FAQs: From Entrepreneur to Employee
Since announcing the closing of my business and the start of a new job, I’ve been asked a lot of questions. As my friend and digital marketing strategist Susan Finn says, FAQs make some of the best content.
So, today I’m answering a few of the most frequent questions I’ve heard since making these career changes.
Where are you working & what’s your role?
It’s been two months since I started my role as the Director of Sponsor & Member Relations at the Northeast Human Resource Association (NEHRA). It’s a membership organization for HR professionals including employees (HR Business partners, managers/directors, C-suite, and admins) and coaches/consultants.
My job is to make sure members and sponsors have a positive and valuable experience. It’s a perfect fit for my skills.
Do you have to go to an office?
No, it’s primarily work from home. We meet as a team in person twice a month (there are only 4 of us on staff!). In addition, we host several in person events throughout the year which I attend.
Do you love it?
YES! I can honestly say I love it! Delight is a word I’ve used to describe how I feel. And I NEVER, even when I had my own business, used that word to describe how I feel about work. Both my personality & ideas are appreciated (even if they overwhelm others sometimes lol) and it’s a perfect fit for my skills and values (i.e., flexibility!).
Do you miss your business?
NOT ONE BIT. Below, in no particular order, are a few reasons why:
- I have a team of people to talk to regularly who are working towards a common goal.
- I no longer have to worry about where the next paycheck comes from.
- Tech support issue? A quick phone call and I get a tech expert to help me.
- Event promotion – no longer stressful because they have a ready made and committed audience.
- Flexibility & autonomy. Entrepreneurship was never a dream, flexibility was the dream. And even though I work for someone else now, I have flexibility.
- I get to do everything I loved about my business (i.e., networking, ideating, messaging, facilitating, etc) and get paid for it. Plus, I can hand off the tasks I dreaded like invoicing, agreements, fixing technical issues, etc.
How did you know it was time to shut down your business?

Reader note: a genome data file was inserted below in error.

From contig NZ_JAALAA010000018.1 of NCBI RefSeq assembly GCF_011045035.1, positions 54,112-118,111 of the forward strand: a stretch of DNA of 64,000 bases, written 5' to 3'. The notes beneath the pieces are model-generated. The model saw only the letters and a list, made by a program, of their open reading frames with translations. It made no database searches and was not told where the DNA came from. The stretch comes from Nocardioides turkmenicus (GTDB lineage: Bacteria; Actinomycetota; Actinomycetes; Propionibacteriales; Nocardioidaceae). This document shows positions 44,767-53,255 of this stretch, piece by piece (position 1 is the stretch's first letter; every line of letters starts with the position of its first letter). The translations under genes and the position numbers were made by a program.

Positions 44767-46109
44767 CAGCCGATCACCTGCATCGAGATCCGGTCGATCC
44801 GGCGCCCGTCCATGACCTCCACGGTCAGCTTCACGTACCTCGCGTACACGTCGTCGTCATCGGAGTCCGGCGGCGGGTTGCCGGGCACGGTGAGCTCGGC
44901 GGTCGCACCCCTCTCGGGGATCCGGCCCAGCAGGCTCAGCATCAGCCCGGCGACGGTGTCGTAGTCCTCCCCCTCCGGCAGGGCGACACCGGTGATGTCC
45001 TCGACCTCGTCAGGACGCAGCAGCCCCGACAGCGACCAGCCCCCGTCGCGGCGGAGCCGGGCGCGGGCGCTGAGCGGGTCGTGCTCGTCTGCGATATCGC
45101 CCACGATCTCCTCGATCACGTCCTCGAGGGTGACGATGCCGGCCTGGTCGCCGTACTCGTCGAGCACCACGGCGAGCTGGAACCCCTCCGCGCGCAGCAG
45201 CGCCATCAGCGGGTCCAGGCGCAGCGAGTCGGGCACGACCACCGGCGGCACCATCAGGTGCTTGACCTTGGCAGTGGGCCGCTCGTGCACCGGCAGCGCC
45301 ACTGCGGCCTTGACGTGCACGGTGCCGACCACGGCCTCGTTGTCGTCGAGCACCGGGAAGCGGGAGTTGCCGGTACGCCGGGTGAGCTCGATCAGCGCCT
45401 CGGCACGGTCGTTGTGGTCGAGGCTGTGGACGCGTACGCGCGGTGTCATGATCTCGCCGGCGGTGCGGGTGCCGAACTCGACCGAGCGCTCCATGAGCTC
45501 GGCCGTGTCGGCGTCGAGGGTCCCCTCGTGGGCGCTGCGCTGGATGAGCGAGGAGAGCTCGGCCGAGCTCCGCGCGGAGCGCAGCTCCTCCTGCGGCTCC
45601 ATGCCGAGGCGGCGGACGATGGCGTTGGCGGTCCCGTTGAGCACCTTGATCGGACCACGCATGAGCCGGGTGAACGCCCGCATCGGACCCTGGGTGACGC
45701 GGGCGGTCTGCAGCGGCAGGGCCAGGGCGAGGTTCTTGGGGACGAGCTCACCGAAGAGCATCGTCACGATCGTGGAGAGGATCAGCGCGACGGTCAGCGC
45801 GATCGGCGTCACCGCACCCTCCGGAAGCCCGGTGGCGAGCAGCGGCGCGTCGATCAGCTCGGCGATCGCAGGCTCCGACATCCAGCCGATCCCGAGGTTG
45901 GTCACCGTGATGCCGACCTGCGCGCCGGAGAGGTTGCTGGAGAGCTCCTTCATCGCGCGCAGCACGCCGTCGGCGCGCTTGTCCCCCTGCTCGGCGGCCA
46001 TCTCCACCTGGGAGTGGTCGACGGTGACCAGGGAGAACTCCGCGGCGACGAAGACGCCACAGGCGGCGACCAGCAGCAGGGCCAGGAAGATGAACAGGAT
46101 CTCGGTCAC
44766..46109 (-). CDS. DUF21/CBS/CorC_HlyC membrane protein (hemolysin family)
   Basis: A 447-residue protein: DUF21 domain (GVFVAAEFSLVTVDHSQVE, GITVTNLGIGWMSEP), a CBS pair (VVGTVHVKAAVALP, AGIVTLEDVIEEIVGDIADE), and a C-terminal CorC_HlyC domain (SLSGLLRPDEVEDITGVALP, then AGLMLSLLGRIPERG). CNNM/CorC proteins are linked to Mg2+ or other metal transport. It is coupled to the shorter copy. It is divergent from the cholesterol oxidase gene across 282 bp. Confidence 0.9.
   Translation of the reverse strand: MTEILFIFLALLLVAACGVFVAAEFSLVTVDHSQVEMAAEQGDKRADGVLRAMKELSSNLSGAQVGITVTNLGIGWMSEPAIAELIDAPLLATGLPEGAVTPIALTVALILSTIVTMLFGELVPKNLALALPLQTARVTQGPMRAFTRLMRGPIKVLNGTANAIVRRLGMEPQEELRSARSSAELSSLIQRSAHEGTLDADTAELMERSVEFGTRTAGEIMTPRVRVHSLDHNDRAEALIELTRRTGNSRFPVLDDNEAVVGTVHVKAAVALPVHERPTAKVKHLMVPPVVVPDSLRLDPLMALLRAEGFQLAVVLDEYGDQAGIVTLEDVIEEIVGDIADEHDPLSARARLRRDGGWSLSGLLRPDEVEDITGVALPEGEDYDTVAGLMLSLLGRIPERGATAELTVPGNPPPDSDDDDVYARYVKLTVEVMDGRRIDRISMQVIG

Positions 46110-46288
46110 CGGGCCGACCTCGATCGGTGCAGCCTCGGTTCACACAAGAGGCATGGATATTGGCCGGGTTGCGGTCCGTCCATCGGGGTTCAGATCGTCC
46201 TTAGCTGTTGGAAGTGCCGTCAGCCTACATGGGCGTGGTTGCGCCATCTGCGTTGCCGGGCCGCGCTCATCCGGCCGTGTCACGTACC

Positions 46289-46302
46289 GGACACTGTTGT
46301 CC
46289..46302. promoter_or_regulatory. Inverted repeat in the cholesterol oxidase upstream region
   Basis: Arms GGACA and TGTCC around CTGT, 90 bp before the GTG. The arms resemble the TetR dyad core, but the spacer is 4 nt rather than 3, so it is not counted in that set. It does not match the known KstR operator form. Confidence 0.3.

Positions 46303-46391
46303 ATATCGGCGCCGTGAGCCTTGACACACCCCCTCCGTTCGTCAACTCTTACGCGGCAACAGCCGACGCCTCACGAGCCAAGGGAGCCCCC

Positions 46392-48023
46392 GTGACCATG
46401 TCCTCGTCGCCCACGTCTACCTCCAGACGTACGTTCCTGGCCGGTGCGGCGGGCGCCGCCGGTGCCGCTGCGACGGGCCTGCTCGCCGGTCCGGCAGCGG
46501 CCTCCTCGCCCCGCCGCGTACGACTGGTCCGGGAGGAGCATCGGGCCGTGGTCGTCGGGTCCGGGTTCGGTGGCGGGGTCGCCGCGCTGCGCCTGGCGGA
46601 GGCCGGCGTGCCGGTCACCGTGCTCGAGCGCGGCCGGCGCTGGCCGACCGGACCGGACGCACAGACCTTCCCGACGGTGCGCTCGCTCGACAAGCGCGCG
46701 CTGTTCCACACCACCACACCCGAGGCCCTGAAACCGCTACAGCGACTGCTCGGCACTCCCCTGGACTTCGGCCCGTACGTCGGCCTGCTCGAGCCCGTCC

In a word: burnout. Which I now define as:
Working hard for something you don’t want or care about.
Hosting events, podcasting and other activities that used to bring me joy, no longer did. That was a big data point.
After making and verbalizing the decision, a weight lifted off my back and a lightness washed over me immediately.
Plus, friends who have known me for a while have said, “I’ve never seen you so happy about work.”
That’s how I knew.
Why do you think this job is different?
It’s the first time I went into an interview or “sales conversation” thinking, “I have nothing to lose by being totally me”.
During the interview I let my personality come through (told jokes, made them laugh), shared some of my (wild) ideas, talked about my “formality-free approach”, and didn’t hold back when it came to promoting my value and accomplishments.
I spent the last 16 years figuring out who I am and what I want. That meant letting go of the expectations of others and developing more of what lights me up and makes me who I am.
I felt light, in control and confident.
Will You Still Publish Your Newsletter?
Yes, I’m planning on it. I love the conversations, sharing ideas, hearing your stories when you comment or send an email.
Plus I still believe the more we share our stories and experiences the more hopeful and connected we become. And the world still needs more of that!
Til next time. Keep shining!
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